Protect our oceans and the sharks in them
To the Editor:
We at the Shark Free Marinas Initiative (SFMI) applaud the efforts of the Vineyarders Against Shark Tournaments to bring the Martha's Vineyard community together in support of sharks inhabiting the waters of New England. The SFMI is a voluntary program that works in tandem with businesses, fishermen, conservationists, and animal protection advocates to increase awareness that sharks have been severely depleted and should not be killed for sport alone. Kill tournaments target the largest sharks and most reproductively important, causing mortality of vulnerable shark species and teaching wasteful practices for future generations of fishermen. If the Monster Shark tournament went to all catch-and-release, as other shark tournaments are doing down the U.S. East Coast, it would send a powerful message about the environmental conscience of the Martha's Vineyard community and the essential role that sharks play in the health of the ocean environment.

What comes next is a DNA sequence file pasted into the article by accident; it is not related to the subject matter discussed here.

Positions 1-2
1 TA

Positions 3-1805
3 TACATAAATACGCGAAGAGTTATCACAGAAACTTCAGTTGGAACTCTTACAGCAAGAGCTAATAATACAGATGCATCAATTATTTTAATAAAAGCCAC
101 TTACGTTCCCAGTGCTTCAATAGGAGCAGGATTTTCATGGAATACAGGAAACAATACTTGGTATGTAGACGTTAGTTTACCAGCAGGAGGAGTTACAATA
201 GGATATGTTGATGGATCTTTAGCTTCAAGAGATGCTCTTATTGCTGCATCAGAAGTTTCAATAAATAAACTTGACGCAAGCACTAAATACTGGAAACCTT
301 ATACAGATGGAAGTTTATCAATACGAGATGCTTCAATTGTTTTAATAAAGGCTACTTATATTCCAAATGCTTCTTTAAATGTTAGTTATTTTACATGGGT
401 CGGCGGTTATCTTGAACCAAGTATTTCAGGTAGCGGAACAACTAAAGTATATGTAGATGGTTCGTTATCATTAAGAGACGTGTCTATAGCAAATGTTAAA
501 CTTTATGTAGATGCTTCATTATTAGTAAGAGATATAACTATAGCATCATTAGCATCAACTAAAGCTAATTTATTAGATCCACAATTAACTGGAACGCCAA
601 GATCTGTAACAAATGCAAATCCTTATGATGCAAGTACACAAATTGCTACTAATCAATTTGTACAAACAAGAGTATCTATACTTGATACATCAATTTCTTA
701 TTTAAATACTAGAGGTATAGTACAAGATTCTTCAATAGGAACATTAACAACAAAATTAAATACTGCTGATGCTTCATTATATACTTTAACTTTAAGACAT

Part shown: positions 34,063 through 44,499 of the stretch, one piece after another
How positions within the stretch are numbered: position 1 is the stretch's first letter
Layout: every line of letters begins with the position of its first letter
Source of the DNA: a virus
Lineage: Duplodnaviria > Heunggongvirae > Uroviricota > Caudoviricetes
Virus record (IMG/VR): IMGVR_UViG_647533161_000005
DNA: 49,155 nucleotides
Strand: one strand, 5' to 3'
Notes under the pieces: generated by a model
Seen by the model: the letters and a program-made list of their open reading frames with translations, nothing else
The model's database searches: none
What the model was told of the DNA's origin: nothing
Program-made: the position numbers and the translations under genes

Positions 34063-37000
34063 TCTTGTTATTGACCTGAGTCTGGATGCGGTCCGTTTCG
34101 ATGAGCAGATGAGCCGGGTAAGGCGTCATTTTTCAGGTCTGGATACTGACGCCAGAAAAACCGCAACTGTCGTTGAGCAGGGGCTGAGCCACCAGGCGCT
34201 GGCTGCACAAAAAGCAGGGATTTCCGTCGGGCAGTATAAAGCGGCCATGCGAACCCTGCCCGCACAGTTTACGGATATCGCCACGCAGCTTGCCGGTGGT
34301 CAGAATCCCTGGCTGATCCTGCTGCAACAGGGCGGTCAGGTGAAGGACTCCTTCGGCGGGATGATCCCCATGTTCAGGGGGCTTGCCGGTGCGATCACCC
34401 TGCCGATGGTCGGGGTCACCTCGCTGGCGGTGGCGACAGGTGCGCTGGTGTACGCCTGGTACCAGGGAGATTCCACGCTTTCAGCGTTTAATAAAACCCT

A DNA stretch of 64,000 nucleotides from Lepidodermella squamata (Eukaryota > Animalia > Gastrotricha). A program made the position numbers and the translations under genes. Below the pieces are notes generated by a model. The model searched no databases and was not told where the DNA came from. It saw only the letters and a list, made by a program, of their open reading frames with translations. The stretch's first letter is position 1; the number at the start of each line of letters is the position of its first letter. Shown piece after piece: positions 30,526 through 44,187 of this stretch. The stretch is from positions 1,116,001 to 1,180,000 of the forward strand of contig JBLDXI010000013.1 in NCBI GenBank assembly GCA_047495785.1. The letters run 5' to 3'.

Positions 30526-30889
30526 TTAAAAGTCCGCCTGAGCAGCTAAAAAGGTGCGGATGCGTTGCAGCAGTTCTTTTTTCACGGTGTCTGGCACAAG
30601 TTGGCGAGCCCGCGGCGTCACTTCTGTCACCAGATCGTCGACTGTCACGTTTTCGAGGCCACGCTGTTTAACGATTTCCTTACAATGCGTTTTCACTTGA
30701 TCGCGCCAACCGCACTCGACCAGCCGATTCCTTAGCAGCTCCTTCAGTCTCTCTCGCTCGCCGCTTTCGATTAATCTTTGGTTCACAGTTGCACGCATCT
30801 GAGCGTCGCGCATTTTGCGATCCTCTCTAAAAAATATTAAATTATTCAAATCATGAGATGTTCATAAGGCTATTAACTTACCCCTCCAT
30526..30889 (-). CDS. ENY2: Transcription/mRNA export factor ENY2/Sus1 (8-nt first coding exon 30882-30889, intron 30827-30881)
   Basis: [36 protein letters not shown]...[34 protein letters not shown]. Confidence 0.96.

Over 120 marinas have joined (70 in Florida) as shark-free or shark-friendly marinas and Martha's Vineyard would be a very important addition. Supporting organizations include the Guy Harvey Ocean Foundation, the Pegasus Foundation, Mote Marine Laboratory, Fishpond USA, and The Humane Society of the United States.
The good news is that shark protection is now a priority on many levels. The Florida Fish and Wildlife Conservation Commission recently announced it would protect four imperiled shark species (tiger sharks, and great, scalloped and smooth hammerheads) in Florida waters beginning January 1, 2012. Last week, Asia's oldest hotel chain, The Peninsula Hotels, announced it will stop serving shark fin at all its hotels starting January 1. And, Hawaii, Guam, Northern Mariana Islands, Washington, Oregon and California, have all passed legislation to prohibit the trade and sale of shark fins. Martha's Vineyard has such a wonderful reputation — it would be great if you would join this growing positive trend to protect our ocean environment for future generations.